Travel Blogs from Hood River
Remember how last winter my family went to Guatemala for a month? Well, we're doing it again this year. Except we’re going to Nicaragua. For 6 weeks. And we are renting a condo instead of staying with a family. Oh, and Guy is only coming for two weeks.
Plus a lot of other people that we know are joining us, including the boys’ cousin Lila, and their best buddy, Ben, as well as Guy’s brother ...
... a unique experience for us was that we took a hidden trail to it. Last time Chris was here, the main trial was closed due to construction; however, he saw people down by the falls, and discovered an alternate trail that was even better due to the fact that it passed right under the Columbia River Scenic Highway bridge just below the falls. This route was definitely much more scenic and less congested.
Last but not least was the waterfall Chris dubbed ...
... as the sun had just peeked out from underneath the clouds and was setting behind Mt Hood. The Columbia River was sprawling in front of us, and the volcanic peaks to the North were in the backdrop.
From there, it was a very short drive to the town of Hood River. The town of barely 7,000 people will be our home for the next 3 days. Our super charming B&B turned out to be kept by a pair of elderly Yugoslavians, who made us feel right at home, We were just a few blocks ...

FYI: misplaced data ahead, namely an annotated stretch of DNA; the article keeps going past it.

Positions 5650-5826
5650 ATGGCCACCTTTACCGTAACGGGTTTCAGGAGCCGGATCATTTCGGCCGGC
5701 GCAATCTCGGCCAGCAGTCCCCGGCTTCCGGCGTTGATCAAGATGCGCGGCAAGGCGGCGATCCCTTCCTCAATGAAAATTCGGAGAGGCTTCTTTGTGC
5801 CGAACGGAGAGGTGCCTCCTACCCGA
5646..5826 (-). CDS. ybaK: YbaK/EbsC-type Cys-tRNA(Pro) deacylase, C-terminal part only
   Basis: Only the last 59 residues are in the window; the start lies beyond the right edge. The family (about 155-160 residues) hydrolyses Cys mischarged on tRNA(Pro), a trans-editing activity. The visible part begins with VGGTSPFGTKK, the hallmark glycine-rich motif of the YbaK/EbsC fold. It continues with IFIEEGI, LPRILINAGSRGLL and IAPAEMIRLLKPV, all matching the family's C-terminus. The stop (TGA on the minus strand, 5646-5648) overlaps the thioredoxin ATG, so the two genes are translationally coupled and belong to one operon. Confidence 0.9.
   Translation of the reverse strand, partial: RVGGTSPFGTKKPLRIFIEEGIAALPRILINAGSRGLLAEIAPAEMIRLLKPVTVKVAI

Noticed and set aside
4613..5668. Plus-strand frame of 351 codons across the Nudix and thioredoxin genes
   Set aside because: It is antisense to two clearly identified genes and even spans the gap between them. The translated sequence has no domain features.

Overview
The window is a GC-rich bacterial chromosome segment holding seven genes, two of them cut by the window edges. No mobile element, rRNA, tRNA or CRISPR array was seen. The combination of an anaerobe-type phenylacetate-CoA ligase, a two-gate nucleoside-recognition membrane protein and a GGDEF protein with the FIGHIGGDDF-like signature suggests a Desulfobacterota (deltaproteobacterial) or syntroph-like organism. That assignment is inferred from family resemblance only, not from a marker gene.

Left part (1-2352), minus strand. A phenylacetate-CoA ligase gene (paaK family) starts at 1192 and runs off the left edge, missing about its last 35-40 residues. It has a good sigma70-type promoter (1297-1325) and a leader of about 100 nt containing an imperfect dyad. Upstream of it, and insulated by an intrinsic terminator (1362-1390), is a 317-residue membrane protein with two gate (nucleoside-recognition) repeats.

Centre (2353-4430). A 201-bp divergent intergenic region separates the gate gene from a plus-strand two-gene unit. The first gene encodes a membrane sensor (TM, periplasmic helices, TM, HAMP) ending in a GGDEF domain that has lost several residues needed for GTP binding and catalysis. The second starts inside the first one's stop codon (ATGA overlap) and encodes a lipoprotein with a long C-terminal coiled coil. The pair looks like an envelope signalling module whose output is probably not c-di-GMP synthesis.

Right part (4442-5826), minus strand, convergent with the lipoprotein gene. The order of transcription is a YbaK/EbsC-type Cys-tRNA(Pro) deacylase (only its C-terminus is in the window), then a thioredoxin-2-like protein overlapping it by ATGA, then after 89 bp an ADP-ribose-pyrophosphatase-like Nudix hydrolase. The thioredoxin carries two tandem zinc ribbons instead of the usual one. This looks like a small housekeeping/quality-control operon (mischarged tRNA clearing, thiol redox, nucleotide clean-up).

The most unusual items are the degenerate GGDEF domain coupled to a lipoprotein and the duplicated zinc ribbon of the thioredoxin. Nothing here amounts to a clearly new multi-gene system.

... fence. They go up a man made channel instead and climb a fish ladder leading into the lower holding pond. Another channel and fish ladder lead to a rather narrow channel where they will be harvested.
Harvesting salmon has become a mechanized wonder. A "crowder" is used to move the fish towards the spawning building. The crowder is a device that is moved back and forth via a cable and fits tightly within a narrow channel. It moves back away from the ...
La Mariposa, where the boys and I might study next winter. Sally and I will also
spend a few nights on Isla Ometepe, an island in Lake Nicaragua that has 2 big
volcanoes, lots of petroglyphs and a ton of bats. Nicaragua has more
types of bats than any other mammal—120 different kinds. Some of
them are vampire bats. Nature Tip: While I always thought that vampire bats were called “vampire”
because they were pale, handsome ...